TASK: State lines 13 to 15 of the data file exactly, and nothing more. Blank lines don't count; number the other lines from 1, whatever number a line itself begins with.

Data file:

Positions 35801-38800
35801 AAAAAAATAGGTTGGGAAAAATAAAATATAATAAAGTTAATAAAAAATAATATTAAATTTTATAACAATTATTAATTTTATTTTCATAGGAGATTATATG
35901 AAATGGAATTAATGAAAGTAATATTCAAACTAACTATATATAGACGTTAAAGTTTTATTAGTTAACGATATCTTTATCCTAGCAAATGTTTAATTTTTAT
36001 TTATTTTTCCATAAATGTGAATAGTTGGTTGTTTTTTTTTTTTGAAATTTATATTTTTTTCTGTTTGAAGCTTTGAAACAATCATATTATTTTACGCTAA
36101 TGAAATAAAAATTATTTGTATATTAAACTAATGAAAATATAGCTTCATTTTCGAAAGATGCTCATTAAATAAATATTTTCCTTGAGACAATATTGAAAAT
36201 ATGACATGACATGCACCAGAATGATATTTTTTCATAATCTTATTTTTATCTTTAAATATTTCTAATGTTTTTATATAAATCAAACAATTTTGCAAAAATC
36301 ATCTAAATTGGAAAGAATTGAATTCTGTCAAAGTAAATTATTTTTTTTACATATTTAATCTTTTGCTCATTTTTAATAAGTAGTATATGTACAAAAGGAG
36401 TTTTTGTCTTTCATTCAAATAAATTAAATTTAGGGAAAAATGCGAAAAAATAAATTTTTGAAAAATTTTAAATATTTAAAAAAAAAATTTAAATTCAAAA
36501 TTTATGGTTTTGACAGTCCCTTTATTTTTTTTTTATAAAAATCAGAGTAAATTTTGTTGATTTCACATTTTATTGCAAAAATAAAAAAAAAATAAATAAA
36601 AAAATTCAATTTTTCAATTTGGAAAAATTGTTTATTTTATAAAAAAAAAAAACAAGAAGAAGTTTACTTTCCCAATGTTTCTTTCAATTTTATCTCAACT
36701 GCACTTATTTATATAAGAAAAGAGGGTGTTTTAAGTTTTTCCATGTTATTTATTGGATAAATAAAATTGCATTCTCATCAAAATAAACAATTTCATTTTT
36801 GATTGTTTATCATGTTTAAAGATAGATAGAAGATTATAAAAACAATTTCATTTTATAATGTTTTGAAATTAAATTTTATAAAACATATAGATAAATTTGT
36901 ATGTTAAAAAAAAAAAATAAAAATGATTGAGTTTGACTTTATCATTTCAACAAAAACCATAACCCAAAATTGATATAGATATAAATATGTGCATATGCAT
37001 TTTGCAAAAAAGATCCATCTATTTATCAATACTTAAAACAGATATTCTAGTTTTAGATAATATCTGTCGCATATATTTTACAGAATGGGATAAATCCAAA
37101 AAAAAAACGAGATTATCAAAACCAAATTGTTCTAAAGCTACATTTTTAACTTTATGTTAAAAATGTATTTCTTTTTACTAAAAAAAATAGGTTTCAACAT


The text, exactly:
36901 ATGTTAAAAAAAAAAAATAAAAATGATTGAGTTTGACTTTATCATTTCAACAAAAACCATAACCCAAAATTGATATAGATATAAATATGTGCATATGCAT
37001 TTTGCAAAAAAGATCCATCTATTTATCAATACTTAAAACAGATATTCTAGTTTTAGATAATATCTGTCGCATATATTTTACAGAATGGGATAAATCCAAA
37101 AAAAAAACGAGATTATCAAAACCAAATTGTTCTAAAGCTACATTTTTAACTTTATGTTAAAAATGTATTTCTTTTTACTAAAAAAAATAGGTTTCAACAT